Friends of the New Milford Summer Book Sale: Now with Better Browsing Tables!

July 12, 2012 — 2 Comments

This weekend July 13-15, 2012 is the annual Friends of the New Milford Public Library summer book sale (alert to nearby Connecticut/NY residents), and even after I cleaned them out of some great trade paperbacks,there are many bargains to be had. The sale is held in the New Milford High School on Route 7 in a large all-purpose room that has ample room for browsers. The books are very well organized on large spacious tables and very clearly labeled, and, more importantly, the labels are correct-there is no mixing of genres.

I picked up two copies of Bobbie Ann Mason’s In Country  (1993) to use with Tim O’Brien’s The Things They Carried. This is a very popular text with many of the girls in Grade 11; The School Library Journal reviewed this text:

“Sam Hughes, whose father was killed in Vietnam, lives in rural Kentucky with her uncle Emmett, a veteran whom she suspects is suffering from exposure to Agent Orange. Sam is a typical teenager, trying to choose a college, anticipating a new job at the local Burger Boy, sharing intimacies with her friend Dawn, breaking up with her high school boyfriend, and dealing with her feelings for Tom, one of Emmett’s buddies….Her father’s diary finally provides the insight she seeks insight she cannot accept until she has visited the Vietnam War Memorial in Washington, D.C.”

There were also five brand new copies of Barbara Ehrenreich’s Nickled and Dimed: On (Not) Getting By in America. Obviously, this was a book assigned for a course at a local high school or read by a local book group. These five copies mean that we can continue the tradition and assign the reading for one of our courses! Publisher’s Weekly reviewed this book in 2001:

Determined to find out how anyone could make ends meet on $7 an hour, Ehrenreich left behind her middle class life as a journalist except for $1000 in start-up funds, a car and her laptop computer to try to sustain herself as a low-skilled worker for a month at a time..Delivering a fast read that’s both sobering and sassy, she gives readers pause about those caught in the economy’s undertow, even in good times.

This book sale always has a great selection of  children’s books. Last year, I met a friend with two small children of her own who was hauling out at least 100 titles; she had barely made a dent in the collection. This year my bargain was a set (3) of The Cat in the Hat books. There is a great lesson on the Read, Write, Think website for the National Council of Teachers of English (NCTE) that explains Freudian psychology using this children’s text. The lesson is called Id, Ego and Superego and the Cat in the Hat and my students love looking at the pictures to see how the wild “ids” of Thing 1 and Thing 2 almost cause a disaster.

I spent $42.50 for two bags filled with books (38 total). As I checked out, I mentioned to a volunteer that I blogged about this book sale last year.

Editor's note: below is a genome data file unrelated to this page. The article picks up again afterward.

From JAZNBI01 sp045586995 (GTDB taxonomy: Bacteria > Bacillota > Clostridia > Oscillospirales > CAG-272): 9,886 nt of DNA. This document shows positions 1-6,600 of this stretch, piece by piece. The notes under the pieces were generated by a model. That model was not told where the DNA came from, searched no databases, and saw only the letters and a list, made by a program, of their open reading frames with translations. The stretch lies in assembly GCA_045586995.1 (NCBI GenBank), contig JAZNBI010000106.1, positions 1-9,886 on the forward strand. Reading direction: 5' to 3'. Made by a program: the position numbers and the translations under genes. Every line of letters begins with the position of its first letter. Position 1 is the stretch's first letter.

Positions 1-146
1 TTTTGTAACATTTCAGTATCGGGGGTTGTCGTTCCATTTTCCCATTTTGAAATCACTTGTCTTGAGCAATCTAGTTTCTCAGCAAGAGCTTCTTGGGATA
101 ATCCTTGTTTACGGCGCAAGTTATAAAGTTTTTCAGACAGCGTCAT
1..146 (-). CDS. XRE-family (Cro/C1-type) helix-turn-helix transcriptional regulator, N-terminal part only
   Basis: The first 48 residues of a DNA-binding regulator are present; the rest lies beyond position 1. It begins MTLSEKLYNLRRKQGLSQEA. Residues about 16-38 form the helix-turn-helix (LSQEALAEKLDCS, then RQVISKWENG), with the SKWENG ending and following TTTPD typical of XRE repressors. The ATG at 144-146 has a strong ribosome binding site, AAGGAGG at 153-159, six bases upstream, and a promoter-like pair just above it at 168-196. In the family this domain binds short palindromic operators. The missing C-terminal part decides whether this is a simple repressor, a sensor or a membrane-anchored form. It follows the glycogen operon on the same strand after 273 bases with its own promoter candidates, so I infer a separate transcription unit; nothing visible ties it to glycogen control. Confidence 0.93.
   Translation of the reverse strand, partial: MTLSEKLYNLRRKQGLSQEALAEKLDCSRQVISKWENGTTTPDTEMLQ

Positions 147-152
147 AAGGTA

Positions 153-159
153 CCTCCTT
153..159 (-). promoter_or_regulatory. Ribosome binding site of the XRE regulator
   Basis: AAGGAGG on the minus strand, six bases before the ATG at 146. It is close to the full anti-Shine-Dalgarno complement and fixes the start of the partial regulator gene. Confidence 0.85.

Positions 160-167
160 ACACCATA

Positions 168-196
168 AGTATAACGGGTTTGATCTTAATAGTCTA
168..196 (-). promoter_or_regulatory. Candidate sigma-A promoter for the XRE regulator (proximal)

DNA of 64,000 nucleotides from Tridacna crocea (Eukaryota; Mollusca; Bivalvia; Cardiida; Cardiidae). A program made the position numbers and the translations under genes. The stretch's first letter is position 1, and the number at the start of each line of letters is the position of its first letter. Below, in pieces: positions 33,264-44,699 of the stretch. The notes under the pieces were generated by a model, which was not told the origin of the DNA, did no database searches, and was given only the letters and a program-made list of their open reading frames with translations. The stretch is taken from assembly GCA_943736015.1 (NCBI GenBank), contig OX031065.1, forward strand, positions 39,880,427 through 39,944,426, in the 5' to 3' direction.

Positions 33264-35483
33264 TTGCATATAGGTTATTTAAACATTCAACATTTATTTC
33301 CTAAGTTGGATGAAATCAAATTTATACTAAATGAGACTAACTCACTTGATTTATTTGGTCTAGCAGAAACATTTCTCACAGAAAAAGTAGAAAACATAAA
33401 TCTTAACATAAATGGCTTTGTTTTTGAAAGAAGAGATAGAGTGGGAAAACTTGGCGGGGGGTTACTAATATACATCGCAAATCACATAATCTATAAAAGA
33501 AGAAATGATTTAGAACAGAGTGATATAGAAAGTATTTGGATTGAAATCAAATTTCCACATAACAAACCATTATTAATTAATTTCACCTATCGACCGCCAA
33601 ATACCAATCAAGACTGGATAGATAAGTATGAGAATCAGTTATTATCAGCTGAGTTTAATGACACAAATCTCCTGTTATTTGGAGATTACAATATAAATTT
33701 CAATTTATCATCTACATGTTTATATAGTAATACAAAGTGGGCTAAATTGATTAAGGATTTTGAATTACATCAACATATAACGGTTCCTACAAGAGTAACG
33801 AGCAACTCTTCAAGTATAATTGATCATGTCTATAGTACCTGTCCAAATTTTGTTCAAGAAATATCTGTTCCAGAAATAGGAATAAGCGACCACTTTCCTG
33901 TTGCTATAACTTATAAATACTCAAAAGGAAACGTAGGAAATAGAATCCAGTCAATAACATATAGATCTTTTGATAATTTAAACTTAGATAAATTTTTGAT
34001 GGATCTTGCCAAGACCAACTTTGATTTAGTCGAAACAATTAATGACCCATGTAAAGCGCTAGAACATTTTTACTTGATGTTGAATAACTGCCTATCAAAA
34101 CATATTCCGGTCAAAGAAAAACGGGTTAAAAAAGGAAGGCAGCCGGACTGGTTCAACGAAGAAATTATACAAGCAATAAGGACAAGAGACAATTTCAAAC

“Well,” she challenged me, “did you notice the books are all on the tables?”
I looked around. Sure enough there were no books on the floor.
“Last year, you complained about the books on the floor being hard to reach,” she continued, “So we put them all on tables!”
“Oh, I didn’t mean…” my voice trailed.
“When someone criticizes what needs to be fixed, we fix it,” she stated proudly.

So, go to the Friends of the New Milford Public Library Book Sale if you are in the area. This is a good book sale….made even better with better browsing tables!

2 responses to Friends of the New Milford Summer Book Sale: Now with Better Browsing Tables!


    Just a thought on a book: ‘Nickel and Dimed’ should be read with ‘Scratch Beginnings’. Barbara Ehrenreich is a whinny baby, reminding us over and over that she is not really uneducated or poor and how hard and unfair she is finding it. BE is praised by literati all over because it is news to them that being poor is hard. Adam Shepard starts with less, works hard, does not complain and exceeds his goals. She set out to prove America is unfair, he set out to prove the American Dream still exists, they both found what they were looking for.


    Peg: I have only found two copies of this in used book sales, and I have bought them when I find them. Either people don’t know, or they are holding onto their copies! As Ehrenreich is a little “whinny” (I think she is surprised people thought she was “deceiving” them….that makes her emotionally clueless), I think they both share a touch of the self-righteous; hers is more annoying because she really isn’t poor!. Some critics have also considered gender contributing to his success. Both stories don’t address current economic realities, however: Ehrenreich’s book is 12 years old, and Shephard’s is already 5 years old! I like your last sentence…sets up a great essay question!

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